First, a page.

In this interview, David talks about his most recent project covering multidrug-resistant TB in Eastern Europe.

Special post from WHO discussing new report on drug-resistant TB

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Continuing our World TB Day series, the following is a guest blog post by Ernesto Jaramillo, Paul Nunn and Mario Raviglione of the Stop TB Department at the World Health Organization (WHO) discussing WHO’s new report issued today: Towards universal access to diagnosis and treatment of multidrug-resistant and extensively drug-resistant tuberculosis by 2015 – WHO progress report 2011.

“Major progress has been made in TB control over the past 15 years, with 41 million people cured and up to 6 million deaths averted thanks to the wide implementation of proper TB control practices since 1995. The global TB incidence rate peaked in 2004 and has since started a slow decline. However, despite these achievements, TB is far from being conquered globally, with 1.7 million people dying of this curable disease every year. In addition, the emergence of multidrug-resistant TB and extensively drug-resistant TB in many countries worldwide is a serious threat to the progress achieved…”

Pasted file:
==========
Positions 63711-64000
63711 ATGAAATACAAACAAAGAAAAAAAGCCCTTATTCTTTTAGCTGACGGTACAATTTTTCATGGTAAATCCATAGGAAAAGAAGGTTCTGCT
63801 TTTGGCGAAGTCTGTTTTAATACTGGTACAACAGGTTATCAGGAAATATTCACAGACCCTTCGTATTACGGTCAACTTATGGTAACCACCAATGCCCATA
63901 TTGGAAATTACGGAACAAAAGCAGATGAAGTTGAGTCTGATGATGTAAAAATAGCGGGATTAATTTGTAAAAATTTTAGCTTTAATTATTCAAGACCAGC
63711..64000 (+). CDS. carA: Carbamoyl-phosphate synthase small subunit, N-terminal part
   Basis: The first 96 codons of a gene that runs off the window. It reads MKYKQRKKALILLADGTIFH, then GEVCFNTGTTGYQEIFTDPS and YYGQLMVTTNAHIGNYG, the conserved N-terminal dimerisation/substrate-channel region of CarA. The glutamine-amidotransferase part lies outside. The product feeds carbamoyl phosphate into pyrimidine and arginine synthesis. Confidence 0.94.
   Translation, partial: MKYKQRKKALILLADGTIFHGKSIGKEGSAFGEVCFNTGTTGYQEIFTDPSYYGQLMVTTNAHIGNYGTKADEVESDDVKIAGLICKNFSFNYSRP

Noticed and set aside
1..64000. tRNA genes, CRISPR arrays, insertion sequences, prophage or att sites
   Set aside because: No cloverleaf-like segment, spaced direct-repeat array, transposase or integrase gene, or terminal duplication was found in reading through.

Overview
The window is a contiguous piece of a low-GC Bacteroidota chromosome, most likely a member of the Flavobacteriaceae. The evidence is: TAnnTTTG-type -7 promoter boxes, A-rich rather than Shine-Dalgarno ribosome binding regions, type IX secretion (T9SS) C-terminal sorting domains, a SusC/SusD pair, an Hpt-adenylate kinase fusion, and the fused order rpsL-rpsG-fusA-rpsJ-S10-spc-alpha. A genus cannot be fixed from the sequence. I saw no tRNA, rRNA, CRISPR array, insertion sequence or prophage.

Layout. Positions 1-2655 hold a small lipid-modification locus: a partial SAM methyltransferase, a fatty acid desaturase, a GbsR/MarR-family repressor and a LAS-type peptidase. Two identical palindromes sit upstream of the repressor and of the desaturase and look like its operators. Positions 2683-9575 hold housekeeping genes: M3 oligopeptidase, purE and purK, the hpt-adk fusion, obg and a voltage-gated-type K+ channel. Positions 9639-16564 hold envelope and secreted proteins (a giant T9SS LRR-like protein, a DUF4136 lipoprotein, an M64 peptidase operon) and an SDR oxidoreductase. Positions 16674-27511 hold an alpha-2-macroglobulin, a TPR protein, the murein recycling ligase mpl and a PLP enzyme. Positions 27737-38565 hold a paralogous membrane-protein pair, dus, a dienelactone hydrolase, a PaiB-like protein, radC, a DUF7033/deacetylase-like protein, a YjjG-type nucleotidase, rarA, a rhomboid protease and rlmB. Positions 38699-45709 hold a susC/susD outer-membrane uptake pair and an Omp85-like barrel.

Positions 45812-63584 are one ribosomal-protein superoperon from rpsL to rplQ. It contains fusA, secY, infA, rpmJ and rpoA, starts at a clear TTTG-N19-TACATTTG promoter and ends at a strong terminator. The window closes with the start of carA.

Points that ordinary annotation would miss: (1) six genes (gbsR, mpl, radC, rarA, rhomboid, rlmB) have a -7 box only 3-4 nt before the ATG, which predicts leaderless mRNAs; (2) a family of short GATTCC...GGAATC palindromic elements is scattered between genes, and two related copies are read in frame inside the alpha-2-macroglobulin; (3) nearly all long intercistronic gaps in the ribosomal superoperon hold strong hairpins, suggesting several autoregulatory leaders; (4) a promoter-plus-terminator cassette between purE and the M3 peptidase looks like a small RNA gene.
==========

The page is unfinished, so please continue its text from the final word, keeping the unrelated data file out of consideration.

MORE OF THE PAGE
Dr. Hamilton: All of us have a role in the battle against tuberculosis

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As part of our series honoring World TB Day, the following is a commentary by Carol Dukes Hamilton, MD, senior scientist of Health and Developmental Sciences at FHI and associate professor of medicine at Duke University Medical Center.

“Today is the day that we acknowledge the progress and the ongoing challenges associated with the second leading infectious disease killer in the world today—tuberculosis (TB). This ancient disease continues to take a tremendous human toll of 1.8 million lives annually. Without dramatic increases in funding and political commitment, the World Health Organization (WHO) estimates that more than 10 million additional lives will be lost between now and 2015 to this preventable, curable disease – 4 million of them will be women and children…”

New website offers TB vaccination info for more than 180 countries

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In time for World TB Day on March 24, researchers from McGill University and the Research Institute of the McGill University Health Center launched the BCG World Atlas: a searchable website that offers free detailed information on current and past TB vaccination policies and practices for more than 180 countries.  A paper about the BCG […]